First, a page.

People have always had something of an aversion to hard truths. Most Americans say they want their country to get off foreign oil or help the environment, but when it comes to the bottom line, they want cheap fuel. And when the prices on gas pumps start to dip, consumer interest in smaller more efficient vehicles tends to go out the window. Understandably, drivers everywhere tend to make vehicle purchasing decisions in large part based on fuel prices.

Ward's Auto World columnist Drew Winters notes that executives like Bob Lutz have long advocated that fossil fuel prices need to increase in order to make more efficient vehicles appeal to consumers. But with U.S. consumers' almost instinctual avoidance of taxation, it has been difficult for politicians to consider such measures. Instead, it would appear that most constituents want government to mandate both more fuel efficient cars (through mechanisms like CAFE) and cheap gas without impacting the cost of automobiles themselves.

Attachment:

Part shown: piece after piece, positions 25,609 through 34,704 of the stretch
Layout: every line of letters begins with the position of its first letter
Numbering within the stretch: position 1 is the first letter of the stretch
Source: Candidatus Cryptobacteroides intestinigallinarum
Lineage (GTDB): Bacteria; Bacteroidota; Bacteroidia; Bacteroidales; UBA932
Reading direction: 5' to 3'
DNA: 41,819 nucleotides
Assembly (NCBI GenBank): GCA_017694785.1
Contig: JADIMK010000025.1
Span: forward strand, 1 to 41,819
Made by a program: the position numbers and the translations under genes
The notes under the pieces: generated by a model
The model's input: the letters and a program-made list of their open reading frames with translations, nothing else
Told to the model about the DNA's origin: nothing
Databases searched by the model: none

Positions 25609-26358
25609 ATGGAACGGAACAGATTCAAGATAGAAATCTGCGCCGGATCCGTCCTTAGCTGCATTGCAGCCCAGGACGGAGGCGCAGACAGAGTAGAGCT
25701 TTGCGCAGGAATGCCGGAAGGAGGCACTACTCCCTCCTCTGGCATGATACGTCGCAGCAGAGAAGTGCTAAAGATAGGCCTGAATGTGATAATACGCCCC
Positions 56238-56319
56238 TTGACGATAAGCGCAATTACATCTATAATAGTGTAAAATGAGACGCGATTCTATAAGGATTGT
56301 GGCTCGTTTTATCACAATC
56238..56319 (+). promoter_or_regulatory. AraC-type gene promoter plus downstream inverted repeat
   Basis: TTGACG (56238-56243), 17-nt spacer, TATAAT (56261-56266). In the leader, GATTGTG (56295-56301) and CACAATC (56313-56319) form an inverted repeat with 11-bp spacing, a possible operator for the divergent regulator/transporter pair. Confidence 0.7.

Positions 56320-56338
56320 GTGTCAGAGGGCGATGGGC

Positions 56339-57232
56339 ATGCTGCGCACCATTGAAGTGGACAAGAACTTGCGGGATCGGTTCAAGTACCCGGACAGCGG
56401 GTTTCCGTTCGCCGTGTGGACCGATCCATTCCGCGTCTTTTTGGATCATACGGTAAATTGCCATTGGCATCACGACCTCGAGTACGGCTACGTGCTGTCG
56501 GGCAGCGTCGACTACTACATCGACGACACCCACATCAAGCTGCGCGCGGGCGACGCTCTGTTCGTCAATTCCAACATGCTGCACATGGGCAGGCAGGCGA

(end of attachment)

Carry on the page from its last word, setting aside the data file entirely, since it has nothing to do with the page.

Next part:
Winters paraphrases The End of Oil author Paul Roberts, noting that "every major fuel shift in history – from wood to coal to oil – was driven primarily by market forces, specifically by competitive advantages of the new fuel over the old." Thus, part of the solution may simply to make the fossil fuels more expensive relative to other energy sources.

Unfortunately, Winters surmises, it appears that nobody can handle this truth.

[Source: Ward's Auto World | Photo:]

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